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Floods, mining boom could delay NBN rollout

Floods, mining boom could delay NBN rollout

Access Economics says resources sector and post-floods rebuilding could steal the skills NBN Co needs

NBN Co, the company responsible for delivering the National Broadband Network (NBN), may face a skills shortage and consequent project delays as a result of rebuilding efforts in post-flood Queensland and continued mining projects.

According to Access Economics's latest investment and structural change monitoring report, resources investment and associated infrastructure works continue to dominate the Australian investment landscape, with strong commodity prices delivering a profits surge. The subsequent boom has made new investment projects irresistible, according to the research firm.

“Government spending on economic infrastructure projects remains significant, and will also ramp up to deal with the aftermath of flood damage, primarily in Queensland,” the report reads.

“[The] scale of the infrastructure repair job in Queensland and elsewhere… will no doubt be a feature of 2011, though the floods may also end up delaying some mining production and investment,” the report reads.

The report also finds that the NBN is itself a major source of skills competition to the resources sector and post-flood rebuilding efforts.

“Like the 2006 to 2008 period, resources investment is once again booming and there are also likely to be demands from other engineering construction projects – particularly the NBN and other work on badly neglected urban infrastructure,” the report reads.

Prime Minister Julia Gillard last week pledged the NBN would continue to be rebuilt despite the floods, but signalled significant changes to plans for infrastructure investments in most Australian states, including scrapping six major road projects in Queensland.

According to Access Economics director, David Rumbens, competition from the mining boom and reconstruction efforts would likely place a strain on skills supply and could effectively slow the rollout speed of the NBN.

“Yes, we do believe delays are likely given the scale of resources projects and flood reconstruction work along with the NBN,” Rumbens, told Computerwold Australia.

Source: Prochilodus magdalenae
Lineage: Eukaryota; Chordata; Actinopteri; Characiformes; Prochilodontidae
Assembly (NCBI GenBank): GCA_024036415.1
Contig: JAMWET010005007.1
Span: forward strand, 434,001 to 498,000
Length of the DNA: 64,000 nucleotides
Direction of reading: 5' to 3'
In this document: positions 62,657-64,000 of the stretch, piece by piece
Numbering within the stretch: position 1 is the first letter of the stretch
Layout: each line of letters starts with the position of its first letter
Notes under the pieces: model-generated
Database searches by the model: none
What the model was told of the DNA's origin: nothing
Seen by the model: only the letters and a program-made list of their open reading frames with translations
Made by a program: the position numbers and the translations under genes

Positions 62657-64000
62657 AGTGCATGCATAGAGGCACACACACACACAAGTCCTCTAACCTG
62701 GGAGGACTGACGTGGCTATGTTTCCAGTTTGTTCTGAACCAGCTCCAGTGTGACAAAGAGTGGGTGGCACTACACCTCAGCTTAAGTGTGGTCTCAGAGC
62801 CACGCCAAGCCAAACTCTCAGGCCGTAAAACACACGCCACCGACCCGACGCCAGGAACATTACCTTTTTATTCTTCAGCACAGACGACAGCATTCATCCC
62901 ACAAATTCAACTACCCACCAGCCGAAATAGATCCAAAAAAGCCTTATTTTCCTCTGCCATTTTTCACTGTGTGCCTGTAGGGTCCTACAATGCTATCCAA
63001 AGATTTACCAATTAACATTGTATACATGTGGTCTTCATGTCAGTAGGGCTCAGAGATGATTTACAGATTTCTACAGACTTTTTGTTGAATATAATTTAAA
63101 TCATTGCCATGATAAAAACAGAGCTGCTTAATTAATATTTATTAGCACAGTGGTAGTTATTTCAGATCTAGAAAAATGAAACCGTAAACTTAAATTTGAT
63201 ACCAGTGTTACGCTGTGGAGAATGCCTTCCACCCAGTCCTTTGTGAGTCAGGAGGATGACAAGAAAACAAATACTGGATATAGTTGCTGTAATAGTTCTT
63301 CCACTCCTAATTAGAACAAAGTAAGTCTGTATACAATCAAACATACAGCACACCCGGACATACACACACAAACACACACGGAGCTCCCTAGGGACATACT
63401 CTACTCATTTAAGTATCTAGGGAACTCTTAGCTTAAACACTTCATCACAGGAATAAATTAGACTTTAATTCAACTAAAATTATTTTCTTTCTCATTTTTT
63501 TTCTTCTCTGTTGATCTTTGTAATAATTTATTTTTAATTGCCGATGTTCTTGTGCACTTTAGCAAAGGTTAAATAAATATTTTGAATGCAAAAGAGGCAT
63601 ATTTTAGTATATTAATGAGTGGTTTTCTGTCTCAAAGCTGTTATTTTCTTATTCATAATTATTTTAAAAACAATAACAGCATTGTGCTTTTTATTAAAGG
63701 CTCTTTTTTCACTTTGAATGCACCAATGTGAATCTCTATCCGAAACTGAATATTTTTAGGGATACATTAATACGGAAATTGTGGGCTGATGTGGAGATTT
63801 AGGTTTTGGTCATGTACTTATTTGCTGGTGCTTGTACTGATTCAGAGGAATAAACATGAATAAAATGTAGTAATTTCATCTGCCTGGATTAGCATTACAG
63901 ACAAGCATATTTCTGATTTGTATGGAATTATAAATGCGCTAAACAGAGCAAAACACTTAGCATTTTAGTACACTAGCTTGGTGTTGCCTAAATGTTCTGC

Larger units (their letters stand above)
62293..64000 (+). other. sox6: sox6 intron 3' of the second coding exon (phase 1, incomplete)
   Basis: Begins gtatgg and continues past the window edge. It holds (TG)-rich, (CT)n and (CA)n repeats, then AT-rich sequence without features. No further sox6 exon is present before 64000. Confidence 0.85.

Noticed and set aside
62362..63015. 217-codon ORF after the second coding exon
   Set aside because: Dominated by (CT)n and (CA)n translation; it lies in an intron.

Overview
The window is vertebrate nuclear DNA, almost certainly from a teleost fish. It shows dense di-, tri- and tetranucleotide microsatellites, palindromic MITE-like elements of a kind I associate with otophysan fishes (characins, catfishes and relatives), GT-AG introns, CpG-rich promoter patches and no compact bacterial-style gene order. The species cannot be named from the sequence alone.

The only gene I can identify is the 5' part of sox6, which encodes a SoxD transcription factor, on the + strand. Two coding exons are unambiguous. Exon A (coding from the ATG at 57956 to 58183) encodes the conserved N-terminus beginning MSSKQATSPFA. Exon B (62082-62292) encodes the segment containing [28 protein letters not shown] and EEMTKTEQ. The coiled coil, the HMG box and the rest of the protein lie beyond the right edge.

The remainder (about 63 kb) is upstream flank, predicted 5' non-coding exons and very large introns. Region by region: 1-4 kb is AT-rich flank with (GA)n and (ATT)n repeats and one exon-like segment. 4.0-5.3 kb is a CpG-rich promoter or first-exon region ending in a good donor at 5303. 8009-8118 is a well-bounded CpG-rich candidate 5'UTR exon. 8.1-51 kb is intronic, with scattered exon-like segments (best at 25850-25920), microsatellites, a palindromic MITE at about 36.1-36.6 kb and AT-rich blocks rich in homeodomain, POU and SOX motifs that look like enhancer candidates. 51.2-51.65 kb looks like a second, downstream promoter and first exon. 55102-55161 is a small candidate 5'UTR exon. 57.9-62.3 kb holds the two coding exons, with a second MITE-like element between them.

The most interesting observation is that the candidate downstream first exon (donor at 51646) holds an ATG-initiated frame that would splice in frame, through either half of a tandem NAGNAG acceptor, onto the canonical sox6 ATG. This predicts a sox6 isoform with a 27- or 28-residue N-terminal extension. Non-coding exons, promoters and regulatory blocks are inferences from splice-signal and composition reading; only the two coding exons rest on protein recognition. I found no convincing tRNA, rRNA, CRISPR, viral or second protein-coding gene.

“This is coming at the same time as a slowing down in workforce growth, as net overseas migration has fallen and the rate of retirements looks set to increase.”

The skills shortage to date has not stopped the fibre network wholesaler from continued hiring sprees, most recently appointing Hitachi Data Systems senior marketing manager Tim Smith to head up marketing at the company. The company is advertising for close to 100 jobs on its website, about the same as it was offering in November. However, expected salaries for new positions at the company have reportedly declined since the company was first established in 2009.

The floods have in recent times also caused a ramping up of political pressure on the NBN Co, with Opposition calls to scrap the project to help pay for the flood damage, and reposts from NBN Co chief Mike Quigley as to why the national infrastructure project should remain. A recent study by Essential Research indicated 28 per cent of those surveyed supported abandoning the NBN to help pay for rebuilding Queensland.

NBN Co has been contacted for comment on the state of its skills and potential delays to the NBN’s rollout but is yet to respond.

Follow Tim Lohman on Twitter: @tlohman

Follow Computerworld Australia on Twitter: @ComputerworldAU

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Tags skills shortagenbn coaccess economicsNational Broadband Network (NBN)Access Economics-Arup

More about Access EconomicsetworkHitachi AustraliaHitachi DataHitachi VantaraHitachi VantaraQuigley

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